Translation during news gathering: While getting information, one should take notes in source language and later translate it into another language to ensure accuracy. Because you may write something wrong if you are taking notes by translating them at the time of an interview.
Prerequisites of editing:
A sub-editor should have certain qualities to do his/her job. In other words, there are several prerequisites of editing. Let us mention some of them:
Language: A sub-editor must have a good command of the language in which he renders his journalistic responsibilities.
News sense: A subeditor is the first reader of a reporter’s copy. He should be able to bring most important information to the first para, called lead or intro, in the story and the edit the rest of story. He should also be able to decide which stories are important and which ones are least important.
Clarity: A sub-editor should write in clear and simple language and avoid difficult words.
Objectivity: There should be no personal bias towards anything/anyone. There should be balance in stories and a news story should have version of all parties, not just one-sided report.
Accuracy: There should be accuracy in reports in terms of facts and figures and language. If something is not clear, it should be confirmed or deleted.
Speed: Working in newsroom means you have to develop speed. While you work on/edit a story, several other news arrive. So you have to ensure speedy work to handle all material.
Punctuality: One must be punctual if they want to achieve deadlines for production of newspaper pages. If someone is not punctual and start work late, they may miss the deadline of their concerned page and it may affect newspaper circulation the next day.
Imagination: It means that a sub-editor gives creative headlines to stories that attract the readers. Creative faculty can add sparkle to a news story.
Scepticism: Sometimes fake stories are planted. It means an editor or sub-editor should not let go something into the news columns that should actually go as advertisement.
Alertness: The staff of desk or newsroom should also be alert while working so that readers do not see mistakes of grammar or facts and figures in the newspaper the next morning.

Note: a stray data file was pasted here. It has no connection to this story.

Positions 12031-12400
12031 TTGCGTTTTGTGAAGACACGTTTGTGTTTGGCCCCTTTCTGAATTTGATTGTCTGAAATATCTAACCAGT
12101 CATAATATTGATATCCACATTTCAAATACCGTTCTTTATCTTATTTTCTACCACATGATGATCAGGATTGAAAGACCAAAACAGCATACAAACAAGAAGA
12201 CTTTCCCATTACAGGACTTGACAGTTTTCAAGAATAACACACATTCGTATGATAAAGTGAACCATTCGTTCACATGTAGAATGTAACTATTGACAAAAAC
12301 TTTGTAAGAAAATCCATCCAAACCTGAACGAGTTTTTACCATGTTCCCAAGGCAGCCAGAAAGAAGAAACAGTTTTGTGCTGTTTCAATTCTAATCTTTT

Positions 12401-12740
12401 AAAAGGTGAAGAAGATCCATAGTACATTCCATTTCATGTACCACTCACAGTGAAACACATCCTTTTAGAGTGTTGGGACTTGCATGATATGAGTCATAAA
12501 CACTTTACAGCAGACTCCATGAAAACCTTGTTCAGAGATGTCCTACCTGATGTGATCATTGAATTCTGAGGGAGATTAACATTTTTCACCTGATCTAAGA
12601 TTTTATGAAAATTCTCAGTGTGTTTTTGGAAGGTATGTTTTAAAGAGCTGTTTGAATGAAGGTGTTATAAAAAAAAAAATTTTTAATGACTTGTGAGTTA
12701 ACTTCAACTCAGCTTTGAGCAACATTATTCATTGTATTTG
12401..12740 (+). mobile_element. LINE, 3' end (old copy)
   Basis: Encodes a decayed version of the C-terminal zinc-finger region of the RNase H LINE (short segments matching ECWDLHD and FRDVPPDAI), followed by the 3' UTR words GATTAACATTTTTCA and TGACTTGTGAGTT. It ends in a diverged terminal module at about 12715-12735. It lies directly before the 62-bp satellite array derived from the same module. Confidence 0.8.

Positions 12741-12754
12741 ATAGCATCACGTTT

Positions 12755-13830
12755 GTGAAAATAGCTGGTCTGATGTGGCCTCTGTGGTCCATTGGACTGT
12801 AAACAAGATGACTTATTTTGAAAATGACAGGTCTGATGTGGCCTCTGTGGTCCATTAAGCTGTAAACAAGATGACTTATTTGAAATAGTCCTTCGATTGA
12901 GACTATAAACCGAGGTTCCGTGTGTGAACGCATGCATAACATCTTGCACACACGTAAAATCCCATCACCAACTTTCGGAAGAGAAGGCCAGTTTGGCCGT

Who is a sub-editor, what about his responsibilities?
A sub-editor, who is also known as a copy editor in the United States, is termed as “gatekeeper”. He or she is called a gatekeeper because he selects news material for media coverage.
Some of his/her functions are:
Language improvement: It is must for someone to have a good command of the language in order to edit news material. Be careful about those errors of grammar, spellings, punctuation, sentence structure, etc !
Deletion of repetition: Delete or replace the words that have been repeated in a story. In fact, the job of an editor is to ensure that readers see a story in lesser time and little effort.
Captions for photos: It is also his responsibility to write captions for stories, to illustrate what is going on on a scene.
Headlining: Headlining the stories is a must for a subeditor. If one cannot headline stories, they cannot qualify to be given the job.
Fairness in controversy: The job of an editor is to ensure balance in news stories. If a story mentions serious allegations about someone, such as an official or political leader, the journalist has to get a version/comment on the issue from that particular person.
Consistency: It is also important to be consistent with style guide of the media organisation and other matters.
Race and religion: Being touchy subjects, the stories about race and religion need careful handling. An editor must neutralise stories so that sentiments of any race or followers of any religion are not hurt.
News values are elements that determine the newsworthiness of any report or event.
Following are some of the news values:
Timeliness: News need to be fresh, like fruit and vegetables. The more an event is fresh/recent, the more its news value.
Prominence: If any prominent persons, like political leader or famous sportsman is involved in a report, it also has a news value.